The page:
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InfoWars’ Alex Jones ordered to pay $4.1mn to parents of Sandy Hook victim


Far-right conspiracy theorist Alex Jones has been ordered to pay $4.1mn in damages to the parents of a Sandy Hook shooting victim, dealing a blow to one of America’s most notorious peddlers of misinformation.

A Texas jury on Thursday awarded the compensatory damages for the emotional distress Jones’s company caused by falsely claiming the 2012 massacre at Sandy Hook Elementary School, where 20 children and six teachers were killed, was a hoax staged to justify gun control.

The jury had deliberated for about a day before returning its decision. It will now weigh the plaintiffs’ request for punitive damages, which could result in an additional award.

While the firebrand has courted controversy for more than two decades through InfoWars, the Sandy Hook action is the first major legal reckoning for Jones’s media business.

The defamation lawsuit was brought by Scarlett Lewis and Neil Heslin, the parents of Jesse Lewis, a 6-year-old killed at Sandy Hook.

During testimony in the trial, Jones this week disowned falsehoods his companies had actively promoted for several years. He conceded that the US’s deadliest school shooting was “100 per cent real” and not the “false flag” operation he had long claimed. He also expressed remorse for “unintentionally” hurting people’s feelings.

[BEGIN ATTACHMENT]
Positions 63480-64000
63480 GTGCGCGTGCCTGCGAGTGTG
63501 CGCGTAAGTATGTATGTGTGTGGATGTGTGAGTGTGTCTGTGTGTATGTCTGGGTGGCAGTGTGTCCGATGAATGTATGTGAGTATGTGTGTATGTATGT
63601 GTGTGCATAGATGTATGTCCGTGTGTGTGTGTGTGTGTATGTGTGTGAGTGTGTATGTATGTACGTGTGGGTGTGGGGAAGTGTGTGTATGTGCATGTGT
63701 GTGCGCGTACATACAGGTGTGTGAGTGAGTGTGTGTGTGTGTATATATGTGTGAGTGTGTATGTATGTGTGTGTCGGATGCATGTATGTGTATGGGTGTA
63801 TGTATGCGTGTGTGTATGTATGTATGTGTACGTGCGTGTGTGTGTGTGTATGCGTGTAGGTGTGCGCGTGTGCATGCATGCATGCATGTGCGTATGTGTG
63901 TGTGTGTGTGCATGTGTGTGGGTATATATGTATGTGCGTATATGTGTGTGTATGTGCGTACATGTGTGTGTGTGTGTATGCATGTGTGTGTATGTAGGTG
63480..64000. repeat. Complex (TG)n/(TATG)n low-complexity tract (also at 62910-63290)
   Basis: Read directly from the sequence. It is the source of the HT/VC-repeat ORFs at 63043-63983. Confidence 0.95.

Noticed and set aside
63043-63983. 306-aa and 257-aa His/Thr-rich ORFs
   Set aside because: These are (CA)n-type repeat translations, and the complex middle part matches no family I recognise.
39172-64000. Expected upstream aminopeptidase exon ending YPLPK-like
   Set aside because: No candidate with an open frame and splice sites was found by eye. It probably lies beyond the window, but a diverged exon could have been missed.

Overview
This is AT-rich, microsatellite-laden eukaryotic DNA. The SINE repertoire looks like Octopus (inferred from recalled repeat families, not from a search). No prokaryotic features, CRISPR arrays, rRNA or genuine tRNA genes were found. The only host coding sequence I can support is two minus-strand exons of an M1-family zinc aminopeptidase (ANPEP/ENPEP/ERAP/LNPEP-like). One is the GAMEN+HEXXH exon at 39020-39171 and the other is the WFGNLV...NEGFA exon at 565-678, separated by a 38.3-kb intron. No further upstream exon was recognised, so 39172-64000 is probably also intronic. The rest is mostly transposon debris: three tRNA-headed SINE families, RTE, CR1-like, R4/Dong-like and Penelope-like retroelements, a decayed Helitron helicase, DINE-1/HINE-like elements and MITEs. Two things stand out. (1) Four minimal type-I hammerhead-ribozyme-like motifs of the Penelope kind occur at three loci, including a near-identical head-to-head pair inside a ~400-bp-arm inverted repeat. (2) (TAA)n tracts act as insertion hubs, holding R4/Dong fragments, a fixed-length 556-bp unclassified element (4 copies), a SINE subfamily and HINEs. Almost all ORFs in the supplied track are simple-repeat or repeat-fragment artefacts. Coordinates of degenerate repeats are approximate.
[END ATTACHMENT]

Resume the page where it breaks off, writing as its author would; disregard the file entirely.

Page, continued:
Lewis and Heslin had requested as much as $150mn in compensation for a decade of emotional torture, saying their lives were made a “living hell” through death threats and harassment by strangers who wrongly believed the couple faked their own child’s death.

Jones, the founder of the InfoWars radio show and webcast, has been banned from major social media platforms for hate speech and abuse. But his site continues to attract a sizeable audience — InfoWars hosted almost 8mn visits last month, according to data company Similarweb.

Jones has already been found liable by default judgment in three lawsuits filed in Texas and Connecticut after failing to disclose relevant information requested by the court.

In a move to potentially limit financial exposure, Jones’s company Free Speech Systems, the parent of InfoWars, filed for bankruptcy protection last week. Three other associated companies sought Chapter 11 protection earlier this year.

Jones was the lone witness in his defence earlier this week. He flailed under cross examination before being upbraided by the judge for telling untruths under oath. “This is not your show,” Judge Maya Guerra Gamble told him. “Just because you claim to think something is true does not make it true. It does not protect you. It is not allowed.”

A lawyer for the plaintiffs also disclosed during the proceedings that Jones’s legal team had inadvertently sent him two years’ worth of messages from Jones’s phone. The lawyer said he had received requests to share the messages with various authorities, including the congressional committee investigating the January 6 attack on the US Capitol.



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